Item Details

Title: Dairy farming in Uganda: Production Efficiency and Soil Nutrients under Different Farming Systems

Date Published: 2007
Author/s: Baltenweck, S. Mubiru, W. Nanyeenya, L. Njoroge, N. Halberg, D. Romney and S. Staal
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Affiliation: NARO, ILRI


Prior to the 1980s, milk production in Uganda occurred largely in two contrasting
production systems. In the wetter parts of the country, especially in the southwest,
there were a few large, mostly government-owned commercial dairy farms on
which exotic and cross-bred dairy cattle were kept in paddocks and grazed on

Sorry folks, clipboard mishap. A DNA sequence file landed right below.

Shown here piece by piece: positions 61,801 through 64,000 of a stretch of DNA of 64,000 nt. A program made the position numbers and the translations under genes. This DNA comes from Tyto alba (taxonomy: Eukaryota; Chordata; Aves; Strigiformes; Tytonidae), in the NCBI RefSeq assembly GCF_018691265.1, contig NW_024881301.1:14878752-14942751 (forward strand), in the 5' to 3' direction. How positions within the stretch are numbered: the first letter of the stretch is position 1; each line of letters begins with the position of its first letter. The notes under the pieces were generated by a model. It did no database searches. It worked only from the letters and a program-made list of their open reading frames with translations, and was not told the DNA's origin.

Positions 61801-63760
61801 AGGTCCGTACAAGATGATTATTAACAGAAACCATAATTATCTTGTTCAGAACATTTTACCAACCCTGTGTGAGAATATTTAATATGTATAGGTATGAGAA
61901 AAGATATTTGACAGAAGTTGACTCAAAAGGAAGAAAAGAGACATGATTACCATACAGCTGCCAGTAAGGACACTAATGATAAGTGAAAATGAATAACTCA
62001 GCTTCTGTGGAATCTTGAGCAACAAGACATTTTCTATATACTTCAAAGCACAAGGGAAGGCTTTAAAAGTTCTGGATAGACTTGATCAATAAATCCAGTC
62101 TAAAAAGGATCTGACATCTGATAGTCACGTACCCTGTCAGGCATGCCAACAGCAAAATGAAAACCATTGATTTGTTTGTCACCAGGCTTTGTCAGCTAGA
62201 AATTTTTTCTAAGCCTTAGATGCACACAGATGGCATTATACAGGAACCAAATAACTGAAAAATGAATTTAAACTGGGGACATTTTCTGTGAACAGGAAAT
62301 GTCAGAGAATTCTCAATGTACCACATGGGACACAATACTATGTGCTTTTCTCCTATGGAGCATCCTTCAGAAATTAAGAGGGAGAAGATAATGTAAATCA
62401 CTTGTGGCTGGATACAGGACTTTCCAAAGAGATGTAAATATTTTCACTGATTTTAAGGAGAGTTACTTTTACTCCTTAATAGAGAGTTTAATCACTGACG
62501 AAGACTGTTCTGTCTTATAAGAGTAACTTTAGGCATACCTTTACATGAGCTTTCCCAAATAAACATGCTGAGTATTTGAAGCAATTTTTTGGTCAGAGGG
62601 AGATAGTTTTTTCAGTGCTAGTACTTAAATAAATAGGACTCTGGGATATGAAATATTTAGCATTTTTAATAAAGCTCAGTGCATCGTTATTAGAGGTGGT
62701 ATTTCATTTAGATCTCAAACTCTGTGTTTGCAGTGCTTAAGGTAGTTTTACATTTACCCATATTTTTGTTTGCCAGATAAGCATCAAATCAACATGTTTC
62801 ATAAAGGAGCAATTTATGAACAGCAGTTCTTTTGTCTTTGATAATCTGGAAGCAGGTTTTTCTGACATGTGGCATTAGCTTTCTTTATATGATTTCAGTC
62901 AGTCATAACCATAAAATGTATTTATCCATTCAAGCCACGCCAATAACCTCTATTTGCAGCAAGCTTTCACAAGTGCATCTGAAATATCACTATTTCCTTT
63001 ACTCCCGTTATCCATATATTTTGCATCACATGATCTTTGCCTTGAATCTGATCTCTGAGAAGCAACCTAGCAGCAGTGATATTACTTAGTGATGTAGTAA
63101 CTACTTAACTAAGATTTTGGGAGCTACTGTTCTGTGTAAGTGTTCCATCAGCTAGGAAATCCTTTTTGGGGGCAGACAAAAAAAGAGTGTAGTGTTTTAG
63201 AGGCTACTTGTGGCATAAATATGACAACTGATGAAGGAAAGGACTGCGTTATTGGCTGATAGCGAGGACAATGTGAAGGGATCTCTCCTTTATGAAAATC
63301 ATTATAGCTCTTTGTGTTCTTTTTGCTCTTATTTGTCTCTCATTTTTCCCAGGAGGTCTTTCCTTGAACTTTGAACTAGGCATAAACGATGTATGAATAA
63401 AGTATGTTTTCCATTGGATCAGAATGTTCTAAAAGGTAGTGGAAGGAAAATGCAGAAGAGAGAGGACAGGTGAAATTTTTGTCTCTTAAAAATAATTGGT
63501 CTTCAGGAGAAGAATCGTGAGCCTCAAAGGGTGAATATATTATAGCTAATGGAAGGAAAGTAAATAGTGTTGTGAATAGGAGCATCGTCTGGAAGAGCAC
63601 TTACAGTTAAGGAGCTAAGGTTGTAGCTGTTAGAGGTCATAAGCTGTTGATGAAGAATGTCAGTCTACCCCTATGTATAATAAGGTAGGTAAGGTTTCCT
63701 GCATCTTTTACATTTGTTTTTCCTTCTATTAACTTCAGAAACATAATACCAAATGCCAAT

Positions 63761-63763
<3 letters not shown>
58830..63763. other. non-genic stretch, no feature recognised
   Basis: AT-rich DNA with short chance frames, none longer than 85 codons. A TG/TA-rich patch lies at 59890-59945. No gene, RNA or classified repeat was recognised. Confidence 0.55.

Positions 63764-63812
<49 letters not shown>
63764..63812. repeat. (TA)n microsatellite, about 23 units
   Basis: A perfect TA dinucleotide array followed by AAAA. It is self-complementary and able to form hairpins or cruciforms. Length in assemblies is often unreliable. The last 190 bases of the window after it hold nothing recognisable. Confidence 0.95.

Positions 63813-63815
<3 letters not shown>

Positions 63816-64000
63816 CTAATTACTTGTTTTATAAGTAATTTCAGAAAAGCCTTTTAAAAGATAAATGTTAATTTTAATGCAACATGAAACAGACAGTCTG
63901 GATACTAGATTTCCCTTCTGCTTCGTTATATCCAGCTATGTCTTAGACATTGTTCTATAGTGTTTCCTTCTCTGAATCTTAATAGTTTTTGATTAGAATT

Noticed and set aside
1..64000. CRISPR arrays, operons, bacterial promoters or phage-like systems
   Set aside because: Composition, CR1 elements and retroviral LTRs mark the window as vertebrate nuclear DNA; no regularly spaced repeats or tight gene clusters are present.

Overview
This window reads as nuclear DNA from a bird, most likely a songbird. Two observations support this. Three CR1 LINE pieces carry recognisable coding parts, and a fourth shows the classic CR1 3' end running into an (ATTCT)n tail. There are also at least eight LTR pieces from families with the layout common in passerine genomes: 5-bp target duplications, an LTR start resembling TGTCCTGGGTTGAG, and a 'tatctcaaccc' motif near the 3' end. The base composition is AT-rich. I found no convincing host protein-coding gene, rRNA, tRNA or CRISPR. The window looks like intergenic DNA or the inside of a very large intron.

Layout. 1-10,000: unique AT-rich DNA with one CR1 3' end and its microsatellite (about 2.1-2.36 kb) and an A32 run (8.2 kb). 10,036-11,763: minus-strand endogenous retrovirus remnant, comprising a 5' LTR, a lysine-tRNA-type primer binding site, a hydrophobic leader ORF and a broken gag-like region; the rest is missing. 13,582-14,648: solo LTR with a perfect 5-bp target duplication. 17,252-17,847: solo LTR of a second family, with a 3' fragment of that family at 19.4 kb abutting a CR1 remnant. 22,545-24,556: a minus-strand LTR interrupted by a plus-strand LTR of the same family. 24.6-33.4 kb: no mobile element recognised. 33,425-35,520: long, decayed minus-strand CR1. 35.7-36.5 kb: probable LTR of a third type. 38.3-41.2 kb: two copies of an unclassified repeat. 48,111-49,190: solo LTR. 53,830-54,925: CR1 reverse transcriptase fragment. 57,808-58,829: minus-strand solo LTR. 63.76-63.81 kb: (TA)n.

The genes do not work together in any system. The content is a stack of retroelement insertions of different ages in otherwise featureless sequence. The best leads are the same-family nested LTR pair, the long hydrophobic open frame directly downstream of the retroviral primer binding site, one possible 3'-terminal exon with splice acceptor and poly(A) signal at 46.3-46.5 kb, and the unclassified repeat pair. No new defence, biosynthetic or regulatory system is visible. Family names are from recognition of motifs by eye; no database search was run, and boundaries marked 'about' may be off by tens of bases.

improved or natural pastures. In the drier eastern and northeastern parts of the
country, pastoralists kept large numbers of local cattle breeds, notably the Small
East African Zebu (SEAZ), under traditional extensive management systems.
Although the pastoralists marketed some milk, most was consumed by the
household. Cattle were also valued as an expression of cultural prestige and a
means of accumulating capital and meeting planned and emergency expenses.